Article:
The program isn’t cheap, and it’s also new, but it’s a hugely fun concept and casts the notion of doing kegels in a refreshingly different light. If nothing else, watch the video with the adorable baby and draw comfort from the fact that women of all ages are working on their pelvic floor.
Like any workout, developing pelvic floor muscle takes time and consistency. Whether your success with this program depends on a butterfly video or vaginal weights or your own self-discipline, you have choices among several tools, one of which might align well with your personality.
The last element to a successful resolution is persistence. Of course you’ll forget or skip days or get lazy. The secret is to pick up where you left off and keep on going. Set up a realistic, measurable program. Healthline recommends holding a kegel for a 3 seconds; releasing for 3 seconds and working up to a 10-second hold. Three sets of 10 ten-second reps a day is a good goal.
Developing pelvic floor strength isn’t as obvious or satisfying as working on tanktop arms or a bikini belly (if that’s even possible anymore), but it is arguably more important. Avoiding or reducing incontinence, UTIs, and pelvic organ prolapse while increasing sensation and vaginal strength for better sex is nothing to sneeze at.
We have a new product in the house, and our team is pretty excited about it. I’m asking some of my patients to work with it as well as trying it myself, and I’m hoping to see exactly the same success with us as the manufacturer has been seeing in their studies. The studies you can see here, in the Journal of Sexual Medicine.
This product, called Stronvivo, is a supplement for women and men.
And, before you worry about a doctor pushing Supplements, please hold on a minute. Good science backs this supplement up.
Stronvivo contains a stack of amino acids and minerals that are all essential to human life, but particularly helpful for supporting endothelial health—that is, strong blood vessels. These are amino acids and minerals that at our age we might not be easily getting or producing through our diets, metabolisms, or normal organ function.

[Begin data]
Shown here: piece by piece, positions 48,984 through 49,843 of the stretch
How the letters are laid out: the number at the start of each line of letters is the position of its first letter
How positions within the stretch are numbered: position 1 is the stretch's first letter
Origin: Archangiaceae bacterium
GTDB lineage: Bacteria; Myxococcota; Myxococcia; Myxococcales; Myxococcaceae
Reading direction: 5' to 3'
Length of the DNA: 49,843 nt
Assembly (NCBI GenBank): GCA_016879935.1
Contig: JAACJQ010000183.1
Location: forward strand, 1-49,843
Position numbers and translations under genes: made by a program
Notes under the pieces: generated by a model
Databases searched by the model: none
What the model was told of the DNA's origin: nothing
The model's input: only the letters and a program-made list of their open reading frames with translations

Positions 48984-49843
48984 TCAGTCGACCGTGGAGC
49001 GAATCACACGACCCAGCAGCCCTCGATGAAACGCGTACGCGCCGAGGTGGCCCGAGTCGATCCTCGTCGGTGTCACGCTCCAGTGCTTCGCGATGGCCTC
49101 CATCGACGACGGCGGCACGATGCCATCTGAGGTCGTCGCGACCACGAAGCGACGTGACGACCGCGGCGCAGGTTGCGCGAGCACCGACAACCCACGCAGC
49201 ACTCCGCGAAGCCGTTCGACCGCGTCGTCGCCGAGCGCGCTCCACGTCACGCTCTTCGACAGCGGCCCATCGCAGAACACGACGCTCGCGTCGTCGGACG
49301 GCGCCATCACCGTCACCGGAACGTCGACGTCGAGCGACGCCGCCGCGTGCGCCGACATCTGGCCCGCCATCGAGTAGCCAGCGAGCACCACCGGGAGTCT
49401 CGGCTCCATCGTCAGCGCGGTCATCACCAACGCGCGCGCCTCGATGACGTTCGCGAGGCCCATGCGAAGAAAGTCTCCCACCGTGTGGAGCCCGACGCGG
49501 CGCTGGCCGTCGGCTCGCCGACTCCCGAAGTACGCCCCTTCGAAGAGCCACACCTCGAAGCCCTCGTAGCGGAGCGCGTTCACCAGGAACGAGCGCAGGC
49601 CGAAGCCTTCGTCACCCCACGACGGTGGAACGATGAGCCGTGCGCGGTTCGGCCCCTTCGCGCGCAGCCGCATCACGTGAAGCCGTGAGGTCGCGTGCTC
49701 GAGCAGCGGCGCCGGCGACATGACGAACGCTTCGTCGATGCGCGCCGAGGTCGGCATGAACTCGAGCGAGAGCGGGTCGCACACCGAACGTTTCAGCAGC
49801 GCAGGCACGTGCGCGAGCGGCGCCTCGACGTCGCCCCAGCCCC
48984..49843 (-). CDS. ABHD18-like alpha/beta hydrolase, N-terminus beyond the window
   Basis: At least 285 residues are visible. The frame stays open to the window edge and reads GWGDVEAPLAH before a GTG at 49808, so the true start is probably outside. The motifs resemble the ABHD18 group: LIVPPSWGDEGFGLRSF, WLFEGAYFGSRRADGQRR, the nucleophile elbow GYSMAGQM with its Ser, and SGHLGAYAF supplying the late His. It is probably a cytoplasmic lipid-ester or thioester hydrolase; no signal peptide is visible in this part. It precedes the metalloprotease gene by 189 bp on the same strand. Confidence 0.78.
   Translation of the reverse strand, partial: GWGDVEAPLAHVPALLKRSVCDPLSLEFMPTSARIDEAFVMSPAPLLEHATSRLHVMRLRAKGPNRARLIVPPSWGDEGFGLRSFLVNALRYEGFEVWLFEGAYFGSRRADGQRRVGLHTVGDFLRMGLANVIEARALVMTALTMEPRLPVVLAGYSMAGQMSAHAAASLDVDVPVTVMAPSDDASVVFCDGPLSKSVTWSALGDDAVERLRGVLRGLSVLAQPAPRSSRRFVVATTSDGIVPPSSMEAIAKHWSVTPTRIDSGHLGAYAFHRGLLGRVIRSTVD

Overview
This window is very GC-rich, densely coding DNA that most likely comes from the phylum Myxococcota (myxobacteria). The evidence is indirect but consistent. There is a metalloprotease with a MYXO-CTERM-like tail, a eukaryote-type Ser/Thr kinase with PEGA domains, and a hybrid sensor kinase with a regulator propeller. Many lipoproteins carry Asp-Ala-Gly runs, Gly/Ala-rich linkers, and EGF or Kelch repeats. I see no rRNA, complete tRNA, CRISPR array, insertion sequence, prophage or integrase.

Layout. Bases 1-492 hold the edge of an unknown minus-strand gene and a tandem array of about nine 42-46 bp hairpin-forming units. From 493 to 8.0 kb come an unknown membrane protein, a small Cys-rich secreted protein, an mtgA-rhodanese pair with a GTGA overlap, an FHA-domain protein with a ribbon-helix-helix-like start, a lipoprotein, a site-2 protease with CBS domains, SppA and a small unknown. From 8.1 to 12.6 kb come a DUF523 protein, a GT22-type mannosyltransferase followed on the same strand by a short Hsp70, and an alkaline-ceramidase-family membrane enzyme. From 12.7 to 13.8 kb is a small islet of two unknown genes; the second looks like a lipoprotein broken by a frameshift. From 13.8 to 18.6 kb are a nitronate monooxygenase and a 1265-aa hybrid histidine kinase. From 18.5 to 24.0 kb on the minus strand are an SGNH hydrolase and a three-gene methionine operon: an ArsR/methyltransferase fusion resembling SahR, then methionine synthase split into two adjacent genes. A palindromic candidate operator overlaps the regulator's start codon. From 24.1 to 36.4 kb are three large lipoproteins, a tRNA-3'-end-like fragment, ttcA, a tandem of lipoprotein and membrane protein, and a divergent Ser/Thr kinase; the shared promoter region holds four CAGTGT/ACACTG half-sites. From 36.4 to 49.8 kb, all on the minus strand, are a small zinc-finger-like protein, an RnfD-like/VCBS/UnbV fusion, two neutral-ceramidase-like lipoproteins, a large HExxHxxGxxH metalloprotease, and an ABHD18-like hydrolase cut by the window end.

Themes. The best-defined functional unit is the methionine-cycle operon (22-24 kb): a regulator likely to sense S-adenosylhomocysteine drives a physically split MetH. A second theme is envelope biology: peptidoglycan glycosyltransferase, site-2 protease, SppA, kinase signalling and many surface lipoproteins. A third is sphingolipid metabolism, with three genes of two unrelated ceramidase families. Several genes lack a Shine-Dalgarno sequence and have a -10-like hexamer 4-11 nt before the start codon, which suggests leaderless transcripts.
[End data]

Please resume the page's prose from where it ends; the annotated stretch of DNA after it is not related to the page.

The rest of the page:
And what are healthy blood vessels good for? They are great for the happy working of sexual organs. They are what make those organs go. Hers and his and theirs.
But, bonus! These same elements in these supplements are great for helping support the circulation of sexual hormones! Win-win! And especially a win for women who, because of cancer risk or preference, want to support what hormonal production their bodies can manage post-menopause without the aid of hormone replacement. This is a great offering for me as a physician. I love having a non-hormonal alternative I can present to my post-menopausal patients, and their partners!
And it plays out in the research of this formulation. The company tested their Informed-Choice, all-natural, US-manufactured product with women and men over 40 who have arousal issues. The results showed clinical improvement of the health of the endothelium, stimulation of nitric oxide production, reduction of platelet aggregation and adhesion, improved circulation, improved hormone production in the test subjects.
Clinical evaluations used the FSFI (Female Sexual Function Index), the PHQ-9 (Patient Health Questionnaire), the IIEF (International Index of Erectile Function, and the ADAM (Androgen Deficiency in the Aging Male) to measure female and male patients over 90 days. The women showed improvement in desire, arousal, lubrication, orgasm, satisfaction, and pain. The men improved in androgen levels and overall satisfaction.
And both women and men had improvement in mood, with less depression.
To understand the full potential, 90 days’ use is recommended for women; men may see full benefit after as little as 30 days.
Personally, I like the idea of a nutritional supplement that couples take together. It represents a kind of shared commitment to lovemaking and holding on to one another.
Also, from a purely medical point of view, keeping the smaller blood vessels of our sexual organs happy will keep your larger vessels happy. And that will keep your whole body working better through time.
And that makes this doctor very happy. If we’ve convinced you to give Stronvivo a try, you can order it here.
I’ve got much to catch up on, study up on, and share with you from my trip to the North American Menopause Society (NAMS) annual meeting a couple of weeks ago. It was a whirlwind of great talks, and such a marvelous time to catch up with colleagues who are doing wonderful work.
One of my all-time favorite people, Dr. Susan Kellogg-Spadt, who’s been a medical advisor here at MiddlesexMD, spoke at the conference! She was fantastic, of course.
She’s a nationally recognized expert in pelvic and vulvar pain and the Director of Female Medicine at the Bryn Mawr office of Academic Urology at the Center for Pelvic Medicine, in Rosemont, Pennsylvania. She treats patients throughout the United States as a vulvar specialist, sexual dysfunction clinician and therapist.
At her NAMS talk, Susan talked specifically about the sexual needs of menopausal women, and in some detail. We gain so much from having her in our field! But without further, um… gushing? Here are Susan’s top clinical pearls for our sexual health and happiness:
Add moisture daily. If we use a water-based, bioadhesive lubricant several times a week, regardless of sexual frequency, we can get a lot more comfort and satisfaction with sex and just make it easier to have an orgasm whenever we want to.